The disclosures of hermetically sealed semiconductor chips described above, with the exception of the Gates article, fail to provide a process for sealing a wafer or semiconductor chip without damage to the semiconductor chip or bond pads from back etching to expose the bond pads, unless additional processing steps are employed. Gates, moreover, does not address the complexities of hermetically sealing a flip chip type semiconductor die assembly. Therefore, it would be advantageous to develop a technique for simply, quickly and inexpensively forming a hermetic seal in combination with commercially-available, widely practiced semiconductor device fabrication techniques compatible with flip chip attachment.
BRIEF SUMMARY OF THE INVENTION
The present invention relates to an apparatus and a method for providing a silicon nitride (Si3N4) hermetic seal over at least a portion of a flip chip prior to attachment to a substrate. The present invention also contemplates and includes sealing the flip chip and substrate with a silicon nitride layer after the attachment of the flip chip to the substrate. The present invention is achieved by providing a semiconductor chip having a plurality of bond pads on an active surface, wherein at least some of the bond pads carry a solder ball or other conductive material (hereinafter “conductive connector”) disposed thereon (e.g., BGA or SLICC type arrangements).
A layer of silicon nitride, preferably a low temperature silicon nitride, is deposited on the active surface of the semiconductor chip to cover the exposed semiconductor die active surface and conductive connectors surmounting the bond pads thereon. The silicon nitride layer is preferably applied at a temperature of about ambient or room temperature to about 200° C., depending on the material of the printed circuit board or other carrier substrate to a thickness of about 1 to 2 μm by CVD. These parameters usually require 600 seconds or less to complete the deposition. Optionally, the silicon nitride layer can be applied by plasma enhanced CVD deposition or other deposition techniques known in the art. The room-temperature deposition process of the Gates article is suitable, particularly for FR-4 and other temperature-susceptible boards. The silicon nitride layer, without additional materials or processing, provides protection from moisture-driven ionic corrosion. The active surface of the semiconductor chip being sealed, it is thus protected from contamination and can be stored until needed in the semiconductor device fabrication process.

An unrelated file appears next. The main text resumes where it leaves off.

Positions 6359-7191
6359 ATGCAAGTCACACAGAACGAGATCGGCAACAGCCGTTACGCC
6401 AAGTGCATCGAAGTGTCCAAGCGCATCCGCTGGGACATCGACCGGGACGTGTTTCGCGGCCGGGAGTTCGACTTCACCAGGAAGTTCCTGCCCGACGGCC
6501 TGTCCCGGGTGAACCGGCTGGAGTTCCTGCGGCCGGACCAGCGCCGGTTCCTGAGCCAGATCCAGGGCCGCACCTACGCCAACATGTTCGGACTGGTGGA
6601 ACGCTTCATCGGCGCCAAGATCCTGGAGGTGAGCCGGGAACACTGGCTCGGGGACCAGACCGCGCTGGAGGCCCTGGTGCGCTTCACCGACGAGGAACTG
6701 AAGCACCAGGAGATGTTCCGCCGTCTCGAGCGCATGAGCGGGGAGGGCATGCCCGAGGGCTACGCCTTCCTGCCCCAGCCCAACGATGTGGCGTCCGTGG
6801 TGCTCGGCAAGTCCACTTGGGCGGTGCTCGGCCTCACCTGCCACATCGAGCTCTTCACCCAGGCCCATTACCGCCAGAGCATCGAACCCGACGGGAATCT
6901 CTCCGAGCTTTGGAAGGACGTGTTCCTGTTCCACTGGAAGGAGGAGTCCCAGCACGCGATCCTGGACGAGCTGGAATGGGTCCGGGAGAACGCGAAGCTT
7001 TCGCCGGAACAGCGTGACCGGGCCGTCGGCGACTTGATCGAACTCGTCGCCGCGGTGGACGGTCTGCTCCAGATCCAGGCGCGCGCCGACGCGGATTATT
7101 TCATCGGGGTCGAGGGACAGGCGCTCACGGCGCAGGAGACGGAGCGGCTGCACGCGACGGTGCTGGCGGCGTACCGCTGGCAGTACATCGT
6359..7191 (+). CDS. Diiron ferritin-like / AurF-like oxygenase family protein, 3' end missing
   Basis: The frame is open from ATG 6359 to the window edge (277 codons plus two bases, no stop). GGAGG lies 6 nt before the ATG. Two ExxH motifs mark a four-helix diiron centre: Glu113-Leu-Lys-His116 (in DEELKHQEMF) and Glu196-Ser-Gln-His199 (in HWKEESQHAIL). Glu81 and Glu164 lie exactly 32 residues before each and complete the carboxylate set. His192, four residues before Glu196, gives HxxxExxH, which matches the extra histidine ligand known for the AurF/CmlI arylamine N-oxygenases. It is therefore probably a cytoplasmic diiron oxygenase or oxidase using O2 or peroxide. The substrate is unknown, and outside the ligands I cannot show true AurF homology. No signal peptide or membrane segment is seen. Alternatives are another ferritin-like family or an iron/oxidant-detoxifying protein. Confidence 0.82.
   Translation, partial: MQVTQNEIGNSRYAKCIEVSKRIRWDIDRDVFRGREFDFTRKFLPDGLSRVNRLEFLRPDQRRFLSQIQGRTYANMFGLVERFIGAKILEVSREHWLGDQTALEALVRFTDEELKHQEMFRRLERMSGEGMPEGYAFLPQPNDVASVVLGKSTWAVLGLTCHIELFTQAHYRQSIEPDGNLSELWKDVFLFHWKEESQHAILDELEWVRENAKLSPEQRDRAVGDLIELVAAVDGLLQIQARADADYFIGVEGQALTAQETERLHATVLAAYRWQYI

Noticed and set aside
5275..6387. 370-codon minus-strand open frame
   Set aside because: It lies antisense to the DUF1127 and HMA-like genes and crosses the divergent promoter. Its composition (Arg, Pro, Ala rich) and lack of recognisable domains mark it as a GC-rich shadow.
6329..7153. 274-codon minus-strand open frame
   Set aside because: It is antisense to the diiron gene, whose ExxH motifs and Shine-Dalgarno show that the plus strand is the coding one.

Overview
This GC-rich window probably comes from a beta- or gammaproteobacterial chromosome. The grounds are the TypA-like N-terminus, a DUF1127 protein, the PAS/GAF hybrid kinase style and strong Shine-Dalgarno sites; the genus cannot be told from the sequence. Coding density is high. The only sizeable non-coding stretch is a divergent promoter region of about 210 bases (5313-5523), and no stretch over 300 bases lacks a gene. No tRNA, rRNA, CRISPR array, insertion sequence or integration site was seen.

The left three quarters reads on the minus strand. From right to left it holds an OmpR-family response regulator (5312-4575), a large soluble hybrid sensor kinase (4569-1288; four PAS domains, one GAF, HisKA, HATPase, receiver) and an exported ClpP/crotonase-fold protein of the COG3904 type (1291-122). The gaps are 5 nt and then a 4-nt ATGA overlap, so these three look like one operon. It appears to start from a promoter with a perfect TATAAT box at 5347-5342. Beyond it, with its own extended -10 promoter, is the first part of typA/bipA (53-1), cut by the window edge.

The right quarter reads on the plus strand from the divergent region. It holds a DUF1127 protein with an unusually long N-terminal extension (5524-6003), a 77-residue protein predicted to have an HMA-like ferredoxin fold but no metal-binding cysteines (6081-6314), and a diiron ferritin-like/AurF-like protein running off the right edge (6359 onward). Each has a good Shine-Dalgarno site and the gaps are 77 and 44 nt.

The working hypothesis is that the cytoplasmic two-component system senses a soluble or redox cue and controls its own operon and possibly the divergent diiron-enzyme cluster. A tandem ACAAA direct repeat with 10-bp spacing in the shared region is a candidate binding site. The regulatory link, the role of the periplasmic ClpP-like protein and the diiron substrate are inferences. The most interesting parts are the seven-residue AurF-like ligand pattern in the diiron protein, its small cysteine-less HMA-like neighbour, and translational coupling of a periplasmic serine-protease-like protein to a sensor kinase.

It is preferable to have the silicon nitride layer extend over the peripheral edges of the active surface of the semiconductor chip. By extending the silicon nitride layer over the semiconductor chip peripheral edges, the otherwise-exposed interfaces between the layers of circuitry carried on the semiconductor chip active surface and the interface between the circuitry and the underlying silicon (or other semiconductor substrate material, such as gallium arsenide) on which the circuitry is printed are hermetically sealed, this approach virtually eliminating the possibility of moisture or other contaminants infiltrating.
It is preferable to clean the semiconductor chip prior to coating with the silicon nitride layer. The semiconductor chip is preferably plasma cleaned with an oxygen (ozone) plasma system which removes organics and other contaminants from the surface of the semiconductor chip by pulling carbon into CO2. As an alternative, solvent or other cleaning methods may be employed.